Downtown Abbey's Crawley family might have felt at home in the mansions of Newport, R.I. during the Gilded Age in America. Well, maybe not Downton Abbey dowager Countess, played by Maggie Smith. But is anything ever good enough for her?
If the Crawley family of "Downton Abbey" were American, they'd summer at Newport.
The wild stateside success of the British period drama about post-Edwardian aristocrats and their live-in help has piqued interest in the life of servants in the Gilded Age mansions of the seaside city. The nation's wealthiest families built Newport "cottages" in the 19th and early 20th centuries and would move their households here — servants, silver and all — from New York and elsewhere in the summer to enjoy the ocean breezes and society scene.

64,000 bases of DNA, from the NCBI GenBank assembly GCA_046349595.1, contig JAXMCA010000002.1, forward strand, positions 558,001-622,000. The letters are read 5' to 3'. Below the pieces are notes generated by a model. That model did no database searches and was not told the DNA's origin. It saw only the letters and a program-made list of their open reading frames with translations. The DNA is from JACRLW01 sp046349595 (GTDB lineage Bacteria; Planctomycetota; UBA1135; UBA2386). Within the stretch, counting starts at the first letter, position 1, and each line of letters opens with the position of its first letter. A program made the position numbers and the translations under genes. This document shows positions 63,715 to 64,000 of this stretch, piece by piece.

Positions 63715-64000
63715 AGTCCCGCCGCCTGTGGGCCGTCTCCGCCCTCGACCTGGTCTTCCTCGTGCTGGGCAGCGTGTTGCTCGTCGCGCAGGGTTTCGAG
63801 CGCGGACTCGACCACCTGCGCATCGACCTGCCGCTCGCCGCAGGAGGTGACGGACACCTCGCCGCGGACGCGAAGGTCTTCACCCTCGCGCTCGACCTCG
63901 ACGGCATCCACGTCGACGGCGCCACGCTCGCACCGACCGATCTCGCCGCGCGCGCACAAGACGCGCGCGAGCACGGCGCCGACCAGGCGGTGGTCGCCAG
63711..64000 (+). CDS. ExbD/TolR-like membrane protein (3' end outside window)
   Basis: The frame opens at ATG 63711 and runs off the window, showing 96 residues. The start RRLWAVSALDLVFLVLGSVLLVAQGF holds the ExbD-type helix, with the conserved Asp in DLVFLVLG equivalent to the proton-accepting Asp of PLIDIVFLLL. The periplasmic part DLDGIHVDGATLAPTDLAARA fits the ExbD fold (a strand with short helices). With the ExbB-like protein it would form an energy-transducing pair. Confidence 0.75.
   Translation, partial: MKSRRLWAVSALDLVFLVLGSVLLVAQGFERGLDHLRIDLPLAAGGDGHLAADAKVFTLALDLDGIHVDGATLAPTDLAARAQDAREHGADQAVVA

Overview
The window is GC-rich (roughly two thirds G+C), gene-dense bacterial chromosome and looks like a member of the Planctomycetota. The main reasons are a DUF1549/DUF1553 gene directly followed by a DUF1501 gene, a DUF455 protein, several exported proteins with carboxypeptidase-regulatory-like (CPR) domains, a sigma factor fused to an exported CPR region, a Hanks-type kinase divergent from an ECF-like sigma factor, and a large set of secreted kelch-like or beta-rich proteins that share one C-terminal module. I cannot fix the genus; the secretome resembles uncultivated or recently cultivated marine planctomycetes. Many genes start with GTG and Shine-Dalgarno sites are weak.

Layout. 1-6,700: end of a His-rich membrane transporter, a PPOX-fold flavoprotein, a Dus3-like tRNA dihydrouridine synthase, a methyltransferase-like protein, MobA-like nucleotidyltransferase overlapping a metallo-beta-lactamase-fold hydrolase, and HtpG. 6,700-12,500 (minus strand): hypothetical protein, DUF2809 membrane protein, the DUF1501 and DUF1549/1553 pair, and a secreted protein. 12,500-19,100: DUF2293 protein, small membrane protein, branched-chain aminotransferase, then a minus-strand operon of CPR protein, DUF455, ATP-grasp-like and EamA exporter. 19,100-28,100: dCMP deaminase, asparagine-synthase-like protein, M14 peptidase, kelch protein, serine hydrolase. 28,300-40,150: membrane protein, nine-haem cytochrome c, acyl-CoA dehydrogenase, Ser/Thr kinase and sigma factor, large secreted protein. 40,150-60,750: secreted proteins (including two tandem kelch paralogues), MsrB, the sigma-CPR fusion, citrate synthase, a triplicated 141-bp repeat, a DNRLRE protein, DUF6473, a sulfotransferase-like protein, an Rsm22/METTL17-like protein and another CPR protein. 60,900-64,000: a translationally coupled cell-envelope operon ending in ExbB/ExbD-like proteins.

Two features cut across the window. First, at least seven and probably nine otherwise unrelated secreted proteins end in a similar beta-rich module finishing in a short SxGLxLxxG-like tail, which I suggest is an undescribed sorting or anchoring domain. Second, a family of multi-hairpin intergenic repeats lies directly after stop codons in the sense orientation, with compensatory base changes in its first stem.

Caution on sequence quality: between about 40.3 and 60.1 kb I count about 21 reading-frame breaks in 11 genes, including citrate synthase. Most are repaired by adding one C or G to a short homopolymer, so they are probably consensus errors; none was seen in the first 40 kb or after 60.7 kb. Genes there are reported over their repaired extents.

Just as the Downton servants develop relationships downstairs — think the frustrated love triangle of kitchen maids Daisy and Ivy with footman Alfred— servants in Newport carried on a lively social scene of their own. Many of their stories have begun to emerge after digging by researchers at the Newport Preservation Society, which owns several mansions. Newly discovered photographs, documents and family histories have inspired the creation of a tour about servants in one of Newport's most picturesque houses, The Elms, becoming one of the society's most popular tours.
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